Both are very useful, and take the overhead of managing and maintaining the infrastructure out of your list of things to worry about. You can fully automate the process of deploying to and monitoring what is running in your S3 or Lambda.

CI/CD Pipelines for Serverless

Serverless applications can use the same CI/CD process that are typically used for traditional software systems. So whether you use GitHub Actions, Bitbucket Pipelines, Jenkins or any other CI system, you can set up a continuous delivery and deployment pipeline to automate the journey.

In order to record this information in Kosli, you add commands in your CI pipeline scripts to report on build information, test results, security scans, and deployments.

pipeline fingerprints for software development actions kosli

At our Getting Started guide, you can learn more about the typical workflow with Kosli (image above) and find a full documentation of Kosli commands.

For example, to report a successful build you would add a command like this to you pipeline:

$ ./kosli report artifact FILE.tgz \
    --api-token yourApiToken \
    --artifact-type file \
    --build-url https://exampleci.com \
    --commit-url https://github.com/YourOrg/YourProject/commit/yourCommitShaThatThisArtifactWasBuiltFrom \
    --git-commit yourCommitShaThatThisArtifactWasBuiltFrom \
    --owner yourOrgName \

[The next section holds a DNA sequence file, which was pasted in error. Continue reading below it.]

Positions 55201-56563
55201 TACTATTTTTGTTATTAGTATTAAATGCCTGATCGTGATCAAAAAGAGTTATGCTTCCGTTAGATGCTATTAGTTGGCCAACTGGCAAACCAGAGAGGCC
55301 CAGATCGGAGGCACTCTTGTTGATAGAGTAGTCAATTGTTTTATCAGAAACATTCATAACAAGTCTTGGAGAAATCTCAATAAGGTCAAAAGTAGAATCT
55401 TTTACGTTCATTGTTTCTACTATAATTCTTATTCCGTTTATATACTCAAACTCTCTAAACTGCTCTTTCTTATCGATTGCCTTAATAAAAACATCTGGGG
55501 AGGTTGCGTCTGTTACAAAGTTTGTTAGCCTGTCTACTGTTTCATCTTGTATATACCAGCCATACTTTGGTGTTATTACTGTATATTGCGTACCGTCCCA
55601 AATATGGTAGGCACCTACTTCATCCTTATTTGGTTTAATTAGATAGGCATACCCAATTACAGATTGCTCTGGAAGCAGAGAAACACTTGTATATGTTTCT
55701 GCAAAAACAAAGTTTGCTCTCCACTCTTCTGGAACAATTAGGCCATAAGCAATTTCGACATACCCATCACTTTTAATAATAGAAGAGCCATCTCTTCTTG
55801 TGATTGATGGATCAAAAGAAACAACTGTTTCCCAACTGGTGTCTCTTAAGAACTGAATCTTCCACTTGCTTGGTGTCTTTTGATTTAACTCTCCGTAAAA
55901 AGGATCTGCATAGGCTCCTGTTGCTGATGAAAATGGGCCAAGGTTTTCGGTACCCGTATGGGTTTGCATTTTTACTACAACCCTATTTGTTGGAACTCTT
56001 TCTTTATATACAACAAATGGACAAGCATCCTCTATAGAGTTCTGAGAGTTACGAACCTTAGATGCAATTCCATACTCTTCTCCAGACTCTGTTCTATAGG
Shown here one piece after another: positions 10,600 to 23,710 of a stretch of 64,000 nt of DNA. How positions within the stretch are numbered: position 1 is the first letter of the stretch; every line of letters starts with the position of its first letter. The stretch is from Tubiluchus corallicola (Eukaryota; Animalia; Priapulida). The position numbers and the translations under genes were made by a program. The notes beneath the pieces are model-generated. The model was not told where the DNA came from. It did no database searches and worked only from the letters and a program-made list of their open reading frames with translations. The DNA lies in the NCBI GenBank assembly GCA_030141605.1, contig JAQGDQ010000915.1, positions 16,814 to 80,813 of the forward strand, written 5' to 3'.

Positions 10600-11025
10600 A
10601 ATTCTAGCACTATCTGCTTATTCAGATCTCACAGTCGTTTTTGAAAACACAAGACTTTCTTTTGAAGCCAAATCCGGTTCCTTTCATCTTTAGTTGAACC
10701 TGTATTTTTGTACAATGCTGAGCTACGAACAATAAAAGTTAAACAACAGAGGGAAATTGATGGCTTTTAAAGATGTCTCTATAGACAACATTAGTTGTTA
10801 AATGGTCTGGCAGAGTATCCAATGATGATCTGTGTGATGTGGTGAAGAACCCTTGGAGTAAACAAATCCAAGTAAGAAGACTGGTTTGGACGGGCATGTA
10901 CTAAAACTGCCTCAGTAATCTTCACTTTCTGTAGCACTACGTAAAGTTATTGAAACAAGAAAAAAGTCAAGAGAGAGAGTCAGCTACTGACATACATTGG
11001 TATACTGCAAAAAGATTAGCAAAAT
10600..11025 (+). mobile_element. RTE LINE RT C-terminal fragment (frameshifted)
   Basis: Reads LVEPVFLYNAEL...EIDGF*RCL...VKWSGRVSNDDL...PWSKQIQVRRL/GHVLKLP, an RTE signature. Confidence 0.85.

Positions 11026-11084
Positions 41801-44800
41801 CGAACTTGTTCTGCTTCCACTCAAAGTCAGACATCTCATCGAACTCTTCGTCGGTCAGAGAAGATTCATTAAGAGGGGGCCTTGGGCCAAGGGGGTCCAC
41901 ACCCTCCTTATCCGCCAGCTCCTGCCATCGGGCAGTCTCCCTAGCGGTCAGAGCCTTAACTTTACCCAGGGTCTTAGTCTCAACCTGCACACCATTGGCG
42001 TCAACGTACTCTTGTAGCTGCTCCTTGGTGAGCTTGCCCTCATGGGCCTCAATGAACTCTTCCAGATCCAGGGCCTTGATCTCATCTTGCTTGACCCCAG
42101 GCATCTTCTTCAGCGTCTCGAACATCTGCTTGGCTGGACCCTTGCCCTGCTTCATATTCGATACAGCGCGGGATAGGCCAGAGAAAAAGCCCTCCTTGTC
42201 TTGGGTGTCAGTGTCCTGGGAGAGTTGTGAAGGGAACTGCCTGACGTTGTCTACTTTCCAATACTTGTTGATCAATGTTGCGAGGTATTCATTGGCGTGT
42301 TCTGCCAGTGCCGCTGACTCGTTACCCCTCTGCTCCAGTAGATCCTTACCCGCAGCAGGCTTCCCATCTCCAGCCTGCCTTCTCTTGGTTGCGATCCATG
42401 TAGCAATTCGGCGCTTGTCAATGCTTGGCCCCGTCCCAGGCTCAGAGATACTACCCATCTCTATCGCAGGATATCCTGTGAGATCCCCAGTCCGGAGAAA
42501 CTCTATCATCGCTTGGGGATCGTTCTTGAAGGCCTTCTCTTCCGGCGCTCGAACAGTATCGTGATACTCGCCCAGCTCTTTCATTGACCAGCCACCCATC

--flow yourFlowName

Many of these flags, especially the more static ones - like your api token or organization name - can be represented via environment variables. Others, like build and commit url, will be automatically recognized by Kosli if you’re using GitHub or Bitbucket. So the command to report the creation of a new artifact will likely be much shorter in real life.

Here is how the command above could look like if we were using GitHub Actions:

$ ./kosli report artifact FILE.tgz --artifact-type file

All the remaining flags are retrieved from environment variables.

The moment you report a creation of an artifact to Kosli we record its sha256 (no matter if you’re building a binary file, a folder, zip archive or a docker image, the kosli client can fingerprint it) and from that point on it becomes a “digital signature” of this artifact. This way we can recognize it and relate to it in the future.